TOLERANCE IS A TWO-WAY STREET
There are editorials and opinion pieces like the one below popping up all over the world lately. The one below is by Des Houghton and appeared in the Brisbane "Courier Mail" on Saturday August 13, 2005
I'm getting a little tired of do-gooders preaching the virtues of multiculturalism. would like to see them espouse the virtues of integration with similar vigour. I'm not saying multiculturalism is a dirty word. But there is a risk that by over-stressing its benefits we may encourage some minorities to think their extreme beliefs are superior to the values of this country's majority.
More than 90 per cent of us still proclain a Christian heritage. We have welcomed no fewer than six million migrants since World War II, and more are arriving every day. The peaceful integration of migrants into Australian society is one of our enduring national achievements. I have friends whose parents were born in Italy, Greece, Lebanon, Italy and China, who retain many of the values of their parents' homeland while embracing the values of this grand land.
Most of us now have friends and colleagues from other cultures who have enriched our lives. We welcome newcomers, provided they come through our front door. And we need not apologise to any one for our record on immigration. This country's tolerance of different religious beliefs, social mores and political views is at the heart of what it means to be Australian and no one understands this more than migrants who have sworn allegiance under the Southern Cross.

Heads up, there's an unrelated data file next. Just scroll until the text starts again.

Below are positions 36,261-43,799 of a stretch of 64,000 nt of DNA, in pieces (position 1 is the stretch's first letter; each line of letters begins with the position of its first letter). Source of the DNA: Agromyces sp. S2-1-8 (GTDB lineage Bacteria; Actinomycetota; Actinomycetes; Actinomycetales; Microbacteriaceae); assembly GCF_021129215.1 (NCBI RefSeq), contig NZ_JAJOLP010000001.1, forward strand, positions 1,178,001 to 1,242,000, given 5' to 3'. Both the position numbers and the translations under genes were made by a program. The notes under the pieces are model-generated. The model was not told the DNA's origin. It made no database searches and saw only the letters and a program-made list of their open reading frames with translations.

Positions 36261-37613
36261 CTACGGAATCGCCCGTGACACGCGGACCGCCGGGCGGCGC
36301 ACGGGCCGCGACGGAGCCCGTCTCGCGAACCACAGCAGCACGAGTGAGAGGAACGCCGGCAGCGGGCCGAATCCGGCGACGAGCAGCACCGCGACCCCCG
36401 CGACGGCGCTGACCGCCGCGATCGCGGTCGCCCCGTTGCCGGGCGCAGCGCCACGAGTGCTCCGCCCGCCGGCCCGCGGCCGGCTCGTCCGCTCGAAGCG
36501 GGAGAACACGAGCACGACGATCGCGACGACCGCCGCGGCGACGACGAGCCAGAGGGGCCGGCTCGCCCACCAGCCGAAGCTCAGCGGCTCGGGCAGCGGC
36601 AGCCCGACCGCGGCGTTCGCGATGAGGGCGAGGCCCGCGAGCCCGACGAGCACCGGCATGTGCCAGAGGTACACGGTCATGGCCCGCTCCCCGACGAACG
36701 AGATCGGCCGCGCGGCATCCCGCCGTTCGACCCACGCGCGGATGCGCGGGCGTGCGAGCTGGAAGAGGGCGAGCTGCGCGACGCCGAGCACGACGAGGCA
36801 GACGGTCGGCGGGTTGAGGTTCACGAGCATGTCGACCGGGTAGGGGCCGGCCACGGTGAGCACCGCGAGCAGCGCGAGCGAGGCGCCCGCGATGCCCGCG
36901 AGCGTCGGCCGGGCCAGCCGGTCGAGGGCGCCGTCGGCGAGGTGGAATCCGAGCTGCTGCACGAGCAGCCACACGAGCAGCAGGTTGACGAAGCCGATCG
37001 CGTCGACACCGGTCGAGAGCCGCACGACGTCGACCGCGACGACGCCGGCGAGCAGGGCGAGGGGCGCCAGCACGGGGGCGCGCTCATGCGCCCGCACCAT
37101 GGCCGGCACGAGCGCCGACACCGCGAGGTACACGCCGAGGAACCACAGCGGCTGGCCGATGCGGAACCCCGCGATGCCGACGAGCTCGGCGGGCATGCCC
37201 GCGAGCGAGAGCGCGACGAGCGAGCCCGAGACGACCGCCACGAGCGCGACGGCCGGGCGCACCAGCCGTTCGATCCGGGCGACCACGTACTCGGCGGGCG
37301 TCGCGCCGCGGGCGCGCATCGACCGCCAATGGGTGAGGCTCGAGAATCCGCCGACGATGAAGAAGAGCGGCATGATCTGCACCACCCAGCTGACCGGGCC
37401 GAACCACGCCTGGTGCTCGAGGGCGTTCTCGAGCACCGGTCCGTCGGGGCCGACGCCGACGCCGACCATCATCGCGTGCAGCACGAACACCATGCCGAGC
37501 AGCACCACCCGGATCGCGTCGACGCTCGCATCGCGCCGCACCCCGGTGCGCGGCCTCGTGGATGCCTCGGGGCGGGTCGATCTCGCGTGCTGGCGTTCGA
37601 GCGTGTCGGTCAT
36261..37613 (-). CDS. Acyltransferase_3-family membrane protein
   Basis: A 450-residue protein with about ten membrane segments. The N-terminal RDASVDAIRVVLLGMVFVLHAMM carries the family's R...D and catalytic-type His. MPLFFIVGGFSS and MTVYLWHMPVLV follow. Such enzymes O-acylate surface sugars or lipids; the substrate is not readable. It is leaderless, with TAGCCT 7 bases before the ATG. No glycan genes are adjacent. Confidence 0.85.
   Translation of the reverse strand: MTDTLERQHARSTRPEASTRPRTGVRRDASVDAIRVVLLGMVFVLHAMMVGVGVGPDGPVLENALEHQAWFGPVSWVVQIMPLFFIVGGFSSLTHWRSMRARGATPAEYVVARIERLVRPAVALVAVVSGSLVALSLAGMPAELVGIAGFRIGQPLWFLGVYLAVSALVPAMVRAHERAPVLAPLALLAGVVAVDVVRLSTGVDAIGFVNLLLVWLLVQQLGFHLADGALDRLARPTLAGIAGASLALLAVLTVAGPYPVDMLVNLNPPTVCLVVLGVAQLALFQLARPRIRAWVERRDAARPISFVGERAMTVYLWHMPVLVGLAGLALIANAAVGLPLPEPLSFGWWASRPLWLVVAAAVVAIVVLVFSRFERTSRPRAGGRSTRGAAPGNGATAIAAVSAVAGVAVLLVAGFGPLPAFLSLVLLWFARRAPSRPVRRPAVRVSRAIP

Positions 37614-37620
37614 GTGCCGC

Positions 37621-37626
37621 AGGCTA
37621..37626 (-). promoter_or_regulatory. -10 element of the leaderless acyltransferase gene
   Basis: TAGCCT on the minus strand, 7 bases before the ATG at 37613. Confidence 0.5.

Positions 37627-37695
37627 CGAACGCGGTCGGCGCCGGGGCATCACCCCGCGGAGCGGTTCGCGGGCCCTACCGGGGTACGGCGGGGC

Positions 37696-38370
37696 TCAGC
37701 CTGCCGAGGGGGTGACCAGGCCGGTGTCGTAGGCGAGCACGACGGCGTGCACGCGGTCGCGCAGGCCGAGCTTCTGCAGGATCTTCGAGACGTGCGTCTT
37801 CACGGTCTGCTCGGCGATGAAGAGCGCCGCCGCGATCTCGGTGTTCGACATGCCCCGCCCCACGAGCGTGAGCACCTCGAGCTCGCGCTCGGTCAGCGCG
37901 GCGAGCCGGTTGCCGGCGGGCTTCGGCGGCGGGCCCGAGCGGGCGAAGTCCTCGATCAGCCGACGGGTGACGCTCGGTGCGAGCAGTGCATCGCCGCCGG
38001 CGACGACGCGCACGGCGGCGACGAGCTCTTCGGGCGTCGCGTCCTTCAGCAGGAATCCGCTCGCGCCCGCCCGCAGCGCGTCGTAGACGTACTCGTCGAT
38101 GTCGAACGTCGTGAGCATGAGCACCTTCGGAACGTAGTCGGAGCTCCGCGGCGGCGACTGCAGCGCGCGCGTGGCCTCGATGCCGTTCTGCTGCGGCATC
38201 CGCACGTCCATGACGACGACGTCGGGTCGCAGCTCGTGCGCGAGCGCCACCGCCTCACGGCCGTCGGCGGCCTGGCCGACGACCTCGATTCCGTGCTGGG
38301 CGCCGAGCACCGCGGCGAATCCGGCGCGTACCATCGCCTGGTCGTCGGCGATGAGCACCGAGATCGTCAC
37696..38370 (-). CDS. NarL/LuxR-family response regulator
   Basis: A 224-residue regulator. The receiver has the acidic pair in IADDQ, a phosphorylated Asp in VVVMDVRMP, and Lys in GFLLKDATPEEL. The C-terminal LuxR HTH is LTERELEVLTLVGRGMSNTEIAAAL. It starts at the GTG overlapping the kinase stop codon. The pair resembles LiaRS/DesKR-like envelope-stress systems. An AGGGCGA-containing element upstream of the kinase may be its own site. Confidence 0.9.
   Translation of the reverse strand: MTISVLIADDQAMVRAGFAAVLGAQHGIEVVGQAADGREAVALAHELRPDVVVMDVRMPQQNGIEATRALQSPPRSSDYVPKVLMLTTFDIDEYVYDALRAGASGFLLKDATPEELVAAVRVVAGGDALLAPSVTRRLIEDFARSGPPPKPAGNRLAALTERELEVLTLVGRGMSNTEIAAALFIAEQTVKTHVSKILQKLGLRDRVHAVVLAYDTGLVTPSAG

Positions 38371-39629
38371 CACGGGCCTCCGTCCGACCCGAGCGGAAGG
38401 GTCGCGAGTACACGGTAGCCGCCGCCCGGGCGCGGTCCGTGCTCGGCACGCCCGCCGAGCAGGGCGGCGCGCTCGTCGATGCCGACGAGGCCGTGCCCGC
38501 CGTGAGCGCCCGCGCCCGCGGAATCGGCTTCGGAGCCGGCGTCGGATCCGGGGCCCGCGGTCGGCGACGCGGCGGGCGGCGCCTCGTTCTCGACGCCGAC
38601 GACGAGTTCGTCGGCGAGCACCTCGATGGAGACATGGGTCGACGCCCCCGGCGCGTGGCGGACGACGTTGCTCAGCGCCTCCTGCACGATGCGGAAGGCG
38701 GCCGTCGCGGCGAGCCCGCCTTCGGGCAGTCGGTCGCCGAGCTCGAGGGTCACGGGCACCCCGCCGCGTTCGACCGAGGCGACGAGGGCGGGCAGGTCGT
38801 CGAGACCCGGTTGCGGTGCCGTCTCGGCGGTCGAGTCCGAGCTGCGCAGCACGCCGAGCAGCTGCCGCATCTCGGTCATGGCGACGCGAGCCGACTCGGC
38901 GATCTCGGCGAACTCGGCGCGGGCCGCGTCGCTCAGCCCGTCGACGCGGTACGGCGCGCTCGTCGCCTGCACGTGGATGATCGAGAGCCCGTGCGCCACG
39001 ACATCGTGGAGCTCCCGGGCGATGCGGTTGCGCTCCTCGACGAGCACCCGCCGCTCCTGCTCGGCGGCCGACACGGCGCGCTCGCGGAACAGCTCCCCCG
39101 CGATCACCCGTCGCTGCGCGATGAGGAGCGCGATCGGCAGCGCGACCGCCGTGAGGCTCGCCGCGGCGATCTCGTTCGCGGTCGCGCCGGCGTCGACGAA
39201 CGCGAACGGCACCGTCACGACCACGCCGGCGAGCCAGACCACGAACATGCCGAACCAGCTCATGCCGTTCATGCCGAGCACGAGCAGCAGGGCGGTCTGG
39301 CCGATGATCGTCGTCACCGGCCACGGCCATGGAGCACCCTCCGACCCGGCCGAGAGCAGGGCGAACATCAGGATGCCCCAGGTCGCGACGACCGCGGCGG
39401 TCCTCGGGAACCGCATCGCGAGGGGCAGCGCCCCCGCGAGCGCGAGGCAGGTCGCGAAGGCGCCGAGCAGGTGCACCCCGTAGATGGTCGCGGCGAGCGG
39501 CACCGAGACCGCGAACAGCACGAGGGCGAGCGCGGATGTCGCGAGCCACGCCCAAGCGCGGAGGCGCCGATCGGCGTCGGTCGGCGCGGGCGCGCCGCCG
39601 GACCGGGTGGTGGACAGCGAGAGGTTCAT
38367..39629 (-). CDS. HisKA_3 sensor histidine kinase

For years, however, any politician wishing to court public approval - especially in metropolitan regions - has nailed his colours to the mast of multiculturalism. Terrified of appearing "racist", our dripping wet liberal commentators, ignorant schoolteachers and simpering politicians have bent over backwards to appease minorities.
Prove to me that this kind of "multiculturalism" has not encouraged branch stacking by political parties and electoral pork-barrelling that verges on corruption.
In welcoming migrants we also have opened the door to a few extremists who use our democracy to espouse an abhorrent political order which preaches violence and subjugates women. In Dubai recently I went to the mosque and took an introductory course in the six pillars of Islam. It was fascinating. To its true believers, Islam means peace. We must not fear Muslims; only a very small number of them are hellhounds bent on destroying the West.
When John Howard meets Muslim leaders next week he must remind them that while we value their cultural traditions, they must also respect ours. He must also make it clear that migrants of all faiths are welcome, but that our national unity and stability demands a high level of integration, not segregation. This can be achieved with tolerance. Tolerance is the core of civilisation, and it is a two-way street.